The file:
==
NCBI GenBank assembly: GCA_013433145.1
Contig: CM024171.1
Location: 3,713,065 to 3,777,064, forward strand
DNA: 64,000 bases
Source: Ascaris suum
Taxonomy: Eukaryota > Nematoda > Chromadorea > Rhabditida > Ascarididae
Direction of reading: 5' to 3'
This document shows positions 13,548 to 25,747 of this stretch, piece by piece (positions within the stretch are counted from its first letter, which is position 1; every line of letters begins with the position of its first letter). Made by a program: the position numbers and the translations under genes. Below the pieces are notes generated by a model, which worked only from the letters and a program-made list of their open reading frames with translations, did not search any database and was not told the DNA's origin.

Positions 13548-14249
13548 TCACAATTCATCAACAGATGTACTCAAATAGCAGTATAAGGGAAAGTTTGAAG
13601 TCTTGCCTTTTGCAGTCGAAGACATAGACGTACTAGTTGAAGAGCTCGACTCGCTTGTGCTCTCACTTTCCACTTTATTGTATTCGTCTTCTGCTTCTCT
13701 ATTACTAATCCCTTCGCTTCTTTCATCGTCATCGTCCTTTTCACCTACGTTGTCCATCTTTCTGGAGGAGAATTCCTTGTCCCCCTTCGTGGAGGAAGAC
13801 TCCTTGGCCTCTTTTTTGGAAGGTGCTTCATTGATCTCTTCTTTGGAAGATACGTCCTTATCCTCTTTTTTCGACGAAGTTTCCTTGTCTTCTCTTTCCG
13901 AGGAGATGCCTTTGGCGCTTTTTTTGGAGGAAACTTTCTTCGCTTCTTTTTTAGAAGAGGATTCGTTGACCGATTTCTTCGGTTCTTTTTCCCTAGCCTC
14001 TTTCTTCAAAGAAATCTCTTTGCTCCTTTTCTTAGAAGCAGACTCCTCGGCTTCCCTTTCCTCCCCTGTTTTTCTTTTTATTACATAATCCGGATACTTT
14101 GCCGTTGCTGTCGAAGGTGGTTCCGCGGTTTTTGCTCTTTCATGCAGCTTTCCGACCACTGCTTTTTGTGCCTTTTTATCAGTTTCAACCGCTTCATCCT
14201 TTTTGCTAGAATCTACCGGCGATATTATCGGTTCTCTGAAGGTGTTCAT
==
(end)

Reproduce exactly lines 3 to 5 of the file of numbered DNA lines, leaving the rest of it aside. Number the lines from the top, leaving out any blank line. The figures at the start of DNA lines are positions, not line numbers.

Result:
Location: 3,713,065 to 3,777,064, forward strand
DNA: 64,000 bases
Source: Ascaris suum